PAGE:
For Candace Stuart, who has worked as a volunteer in the museum’s Docent program, her curiosity about 9/11 began right after that tragic day.
Working as a news librarian for ABC News at the time, she cites her research on the events of 9/11 as some of the most important of her career.
“The Docent program just puts it all together,” Stuart said.
Stuart, currently a librarian at New York University, was a member of the first class of museum docents in January of 2014 and became a volunteer when the museum first opened in May. She continued in the program throughout the year.
She says her library background and her work at the museum have complemented each other.
“They both involve teaching in a way, which I hadn’t experienced until I worked at NYU,” Stuart said.
Being involved in the Docent program has given Stuart the confidence to pass along the information she has learned through the program to museum visitors.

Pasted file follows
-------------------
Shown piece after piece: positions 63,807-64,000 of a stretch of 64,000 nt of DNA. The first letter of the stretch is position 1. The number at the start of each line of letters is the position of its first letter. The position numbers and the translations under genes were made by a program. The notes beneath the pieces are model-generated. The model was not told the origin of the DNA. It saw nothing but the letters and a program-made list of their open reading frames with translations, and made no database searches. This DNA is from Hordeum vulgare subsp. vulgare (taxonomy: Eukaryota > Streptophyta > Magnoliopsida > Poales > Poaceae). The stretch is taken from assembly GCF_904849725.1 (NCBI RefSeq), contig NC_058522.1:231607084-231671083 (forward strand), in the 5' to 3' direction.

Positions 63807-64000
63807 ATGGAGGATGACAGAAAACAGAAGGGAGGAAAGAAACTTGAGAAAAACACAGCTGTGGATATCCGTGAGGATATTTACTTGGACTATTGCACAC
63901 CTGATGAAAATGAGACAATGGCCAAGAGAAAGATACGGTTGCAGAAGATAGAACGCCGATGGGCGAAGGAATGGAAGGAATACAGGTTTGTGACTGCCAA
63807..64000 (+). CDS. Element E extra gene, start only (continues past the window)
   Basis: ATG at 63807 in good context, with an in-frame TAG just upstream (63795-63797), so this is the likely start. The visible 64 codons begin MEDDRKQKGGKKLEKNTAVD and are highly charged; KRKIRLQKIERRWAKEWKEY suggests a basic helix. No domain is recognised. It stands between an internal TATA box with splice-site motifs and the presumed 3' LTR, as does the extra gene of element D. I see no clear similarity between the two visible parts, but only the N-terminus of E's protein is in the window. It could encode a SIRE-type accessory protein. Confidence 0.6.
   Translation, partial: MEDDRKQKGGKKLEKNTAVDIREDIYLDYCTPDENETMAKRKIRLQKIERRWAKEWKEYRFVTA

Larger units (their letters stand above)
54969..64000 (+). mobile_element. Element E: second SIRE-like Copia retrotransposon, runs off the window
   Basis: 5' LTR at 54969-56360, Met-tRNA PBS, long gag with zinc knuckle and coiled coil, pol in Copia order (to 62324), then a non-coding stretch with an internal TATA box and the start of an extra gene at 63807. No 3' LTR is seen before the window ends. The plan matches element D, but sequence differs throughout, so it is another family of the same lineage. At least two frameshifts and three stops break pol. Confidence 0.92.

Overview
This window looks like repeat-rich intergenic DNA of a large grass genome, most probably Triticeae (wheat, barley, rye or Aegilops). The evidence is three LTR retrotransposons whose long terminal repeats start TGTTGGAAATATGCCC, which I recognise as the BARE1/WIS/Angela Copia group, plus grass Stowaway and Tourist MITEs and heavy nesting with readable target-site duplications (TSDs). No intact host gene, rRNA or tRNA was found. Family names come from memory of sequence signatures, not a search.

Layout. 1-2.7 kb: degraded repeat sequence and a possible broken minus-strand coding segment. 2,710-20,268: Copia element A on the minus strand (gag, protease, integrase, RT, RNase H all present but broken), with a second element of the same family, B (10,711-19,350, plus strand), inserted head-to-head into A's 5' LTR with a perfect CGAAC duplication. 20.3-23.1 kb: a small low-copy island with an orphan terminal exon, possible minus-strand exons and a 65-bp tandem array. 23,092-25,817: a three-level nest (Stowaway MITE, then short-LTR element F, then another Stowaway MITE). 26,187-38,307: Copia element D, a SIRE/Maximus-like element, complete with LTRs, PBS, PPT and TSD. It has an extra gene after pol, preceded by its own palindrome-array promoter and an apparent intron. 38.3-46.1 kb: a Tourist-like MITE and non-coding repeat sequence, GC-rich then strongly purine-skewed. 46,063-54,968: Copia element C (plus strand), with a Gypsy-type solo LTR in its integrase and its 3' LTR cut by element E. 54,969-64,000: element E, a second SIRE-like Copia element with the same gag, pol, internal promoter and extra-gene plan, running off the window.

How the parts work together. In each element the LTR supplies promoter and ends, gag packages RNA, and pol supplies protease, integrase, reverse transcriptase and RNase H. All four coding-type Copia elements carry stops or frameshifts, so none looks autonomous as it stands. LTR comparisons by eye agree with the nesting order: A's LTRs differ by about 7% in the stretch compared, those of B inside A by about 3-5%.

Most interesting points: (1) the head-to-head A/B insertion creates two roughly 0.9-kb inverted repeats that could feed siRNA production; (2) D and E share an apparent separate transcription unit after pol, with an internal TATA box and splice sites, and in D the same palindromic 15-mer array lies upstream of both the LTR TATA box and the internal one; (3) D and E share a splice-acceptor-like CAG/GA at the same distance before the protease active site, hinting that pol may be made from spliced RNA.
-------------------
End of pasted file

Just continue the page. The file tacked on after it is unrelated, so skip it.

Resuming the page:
“It’s a great experience,” Stuart said. “You get to expand your knowledge of one of the most important events in this country’s history as well as improve skills in talking to people and groups.”
For Stuart, one of the most memorable moments as a docent came during the museum’s opening week. During that time, the museum was only open to survivors and family members of 9/11. Docents, who are normally encouraged to engage museum guests, were advised to let guests come to them.
“It was more listening then telling,” Stuart said. “It was a very moving experience talking to those who had first-hand knowledge and experience of what this museum is all about.”
In September, Stuart became an intern for the memorial museum’s exhibitions staff as part of her Digital Libraries certificate at Syracuse University. Stuart plans on soon returning to the museum as a docent on a regular basis.
To learn more about volunteer opportunities at the museum, click here.
By Deena Farrell, 9/11 Memorial Communications Intern